Satya Narayan Goenka, a leading Burmese lay teacher, says: “This is the Teaching of the Buddha as it affects the lay-person’s life. It is at once an ideal and a method. As an ideal, it aims at the evolution of a person toward the attainment of Nirvana — in this very life itself, by one’s own efforts. As a method, it teaches us that the ideal can become real by the practice and development of the Noble Eightfold Path. Each of us develops according to our own ability; according to our needs, using our own minds, by our own efforts come to know ourselves, train ourselves, and free ourselves from craving and attachment, aversion, and most of all — from ignorance. The Buddha taught Dharma – the way to liberation – which is universal. He never taught a sectarian religion.”
The great thing about the Buddha-Dharma is that it is a teaching for everyone. The Buddha’s teaching opened the doors of social freedom to all, regardless of caste, color, sex, or class. In his teachings all people unite “even as do the waters of the rivers that flow into the sea.” Our religion or our parentage or social class doesn’t really matter, what does matter is the skillfulness of our actions. In many, many of his talks, the Buddha gave practical guidance for the lay life and sound advice to cope with life’s difficulties. The economic aspect of a community profoundly affects its other aspects. The Buddha said that society, as with all conditioned phenomena, “has no finality of form and therefore changes with the passage of time.” People are driven to action by beliefs and desires; so social change is created by ideology and economics… we all have the right to work, to feed and house our families, to earn our own self-respect. A hungry person is an angry person. When we are restless, irritable, and discontented we can hardly be in a condition to develop our spiritual or our ethical life. Economic insecurity leads to all kinds of problems not just tension and irritability, but loss of self-respect…isolation… we have to feel valuable; that we have a place in the world.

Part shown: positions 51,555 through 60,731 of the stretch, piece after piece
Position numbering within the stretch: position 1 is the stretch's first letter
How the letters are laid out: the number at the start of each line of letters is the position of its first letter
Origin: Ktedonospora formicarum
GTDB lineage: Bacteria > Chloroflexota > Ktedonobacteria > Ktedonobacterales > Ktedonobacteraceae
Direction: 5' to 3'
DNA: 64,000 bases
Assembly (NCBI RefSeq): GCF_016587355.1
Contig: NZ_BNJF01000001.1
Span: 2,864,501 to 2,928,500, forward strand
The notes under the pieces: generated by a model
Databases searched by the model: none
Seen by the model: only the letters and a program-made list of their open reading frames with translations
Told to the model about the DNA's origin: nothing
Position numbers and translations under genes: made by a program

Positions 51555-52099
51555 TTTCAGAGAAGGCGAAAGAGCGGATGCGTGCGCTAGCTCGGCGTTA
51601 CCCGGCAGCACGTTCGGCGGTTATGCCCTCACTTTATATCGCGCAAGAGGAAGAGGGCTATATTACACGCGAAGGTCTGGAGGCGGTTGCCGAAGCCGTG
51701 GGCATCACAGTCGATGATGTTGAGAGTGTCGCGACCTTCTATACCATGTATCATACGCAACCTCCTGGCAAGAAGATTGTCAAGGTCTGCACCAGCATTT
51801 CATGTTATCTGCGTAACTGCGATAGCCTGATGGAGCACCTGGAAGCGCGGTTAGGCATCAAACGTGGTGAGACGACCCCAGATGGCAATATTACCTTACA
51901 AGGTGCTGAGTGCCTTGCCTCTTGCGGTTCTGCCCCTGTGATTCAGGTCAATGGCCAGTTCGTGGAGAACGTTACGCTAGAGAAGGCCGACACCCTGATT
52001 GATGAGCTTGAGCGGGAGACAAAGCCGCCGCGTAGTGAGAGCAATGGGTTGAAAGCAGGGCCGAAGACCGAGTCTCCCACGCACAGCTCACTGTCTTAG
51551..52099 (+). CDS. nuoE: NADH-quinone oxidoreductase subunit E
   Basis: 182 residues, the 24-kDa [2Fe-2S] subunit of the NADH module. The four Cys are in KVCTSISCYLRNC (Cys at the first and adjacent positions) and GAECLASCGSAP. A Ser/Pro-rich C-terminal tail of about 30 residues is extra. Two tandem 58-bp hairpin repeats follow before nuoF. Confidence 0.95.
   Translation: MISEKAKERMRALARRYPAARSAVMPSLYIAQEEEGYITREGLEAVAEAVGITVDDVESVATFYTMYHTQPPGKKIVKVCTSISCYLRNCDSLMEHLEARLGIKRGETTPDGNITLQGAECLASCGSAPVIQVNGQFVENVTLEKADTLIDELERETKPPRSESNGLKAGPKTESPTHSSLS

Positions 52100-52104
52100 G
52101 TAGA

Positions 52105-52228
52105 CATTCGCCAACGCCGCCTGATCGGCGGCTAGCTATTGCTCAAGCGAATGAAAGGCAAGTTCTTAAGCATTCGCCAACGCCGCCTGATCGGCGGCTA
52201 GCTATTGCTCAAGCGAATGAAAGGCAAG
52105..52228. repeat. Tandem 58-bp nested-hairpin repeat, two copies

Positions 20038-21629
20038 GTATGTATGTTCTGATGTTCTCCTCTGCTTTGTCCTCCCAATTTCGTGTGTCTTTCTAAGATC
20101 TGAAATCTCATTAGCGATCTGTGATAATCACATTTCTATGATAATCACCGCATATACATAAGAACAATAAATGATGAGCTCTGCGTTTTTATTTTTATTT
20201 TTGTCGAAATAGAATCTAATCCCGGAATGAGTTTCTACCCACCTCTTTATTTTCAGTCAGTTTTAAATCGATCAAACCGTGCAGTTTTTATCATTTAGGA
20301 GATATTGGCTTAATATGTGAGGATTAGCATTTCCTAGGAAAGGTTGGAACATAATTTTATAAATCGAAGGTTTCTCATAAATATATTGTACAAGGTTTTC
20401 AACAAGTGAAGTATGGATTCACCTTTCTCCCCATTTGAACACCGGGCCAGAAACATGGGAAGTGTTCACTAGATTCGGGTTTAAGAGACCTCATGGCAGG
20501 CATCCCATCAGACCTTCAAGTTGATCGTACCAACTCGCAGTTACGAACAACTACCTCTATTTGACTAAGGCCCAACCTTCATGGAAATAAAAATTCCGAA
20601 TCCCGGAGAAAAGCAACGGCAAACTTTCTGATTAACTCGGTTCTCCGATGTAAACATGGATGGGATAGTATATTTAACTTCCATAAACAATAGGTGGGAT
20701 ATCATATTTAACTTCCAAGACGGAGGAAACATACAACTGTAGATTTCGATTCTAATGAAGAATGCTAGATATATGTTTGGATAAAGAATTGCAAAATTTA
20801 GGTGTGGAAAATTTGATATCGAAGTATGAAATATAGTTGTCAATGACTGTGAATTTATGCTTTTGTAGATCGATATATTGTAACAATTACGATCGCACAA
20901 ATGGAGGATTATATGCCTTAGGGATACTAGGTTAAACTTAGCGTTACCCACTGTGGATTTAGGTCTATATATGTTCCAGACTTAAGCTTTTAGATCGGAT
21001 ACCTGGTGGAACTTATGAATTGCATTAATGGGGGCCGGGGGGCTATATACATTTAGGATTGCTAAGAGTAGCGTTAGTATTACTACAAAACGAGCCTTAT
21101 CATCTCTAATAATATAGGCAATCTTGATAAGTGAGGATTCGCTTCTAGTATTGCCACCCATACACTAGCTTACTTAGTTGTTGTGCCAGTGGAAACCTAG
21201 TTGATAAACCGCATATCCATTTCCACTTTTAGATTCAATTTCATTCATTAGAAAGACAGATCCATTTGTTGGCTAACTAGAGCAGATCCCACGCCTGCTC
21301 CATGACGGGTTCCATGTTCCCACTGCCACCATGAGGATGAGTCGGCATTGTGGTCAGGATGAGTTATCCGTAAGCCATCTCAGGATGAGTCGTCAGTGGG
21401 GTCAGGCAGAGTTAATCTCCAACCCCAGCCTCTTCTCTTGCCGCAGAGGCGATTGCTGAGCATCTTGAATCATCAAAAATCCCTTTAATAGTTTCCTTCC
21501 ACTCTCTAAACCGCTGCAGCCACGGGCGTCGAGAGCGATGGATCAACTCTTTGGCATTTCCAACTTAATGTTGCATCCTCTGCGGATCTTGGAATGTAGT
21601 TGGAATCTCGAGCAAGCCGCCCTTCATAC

Jack Kornfield said, “You know, you can work and treat each person you meet as somebody else to deal with in your work, or you could treat each person you meet as your brother or your sister, or you could do what Mother Teresa did in her work and treat each person you meet as Jesus, and care for them, and wash their feet, or love them, or do whatever you do in the same way you might love Jesus or the Buddha. You can work on one day and just get through the day or the night. And you can work on another day and have each person that comes to you, and each person you meet, be a place where your heart really opens, and where you share a love and a caring and a tenderness.”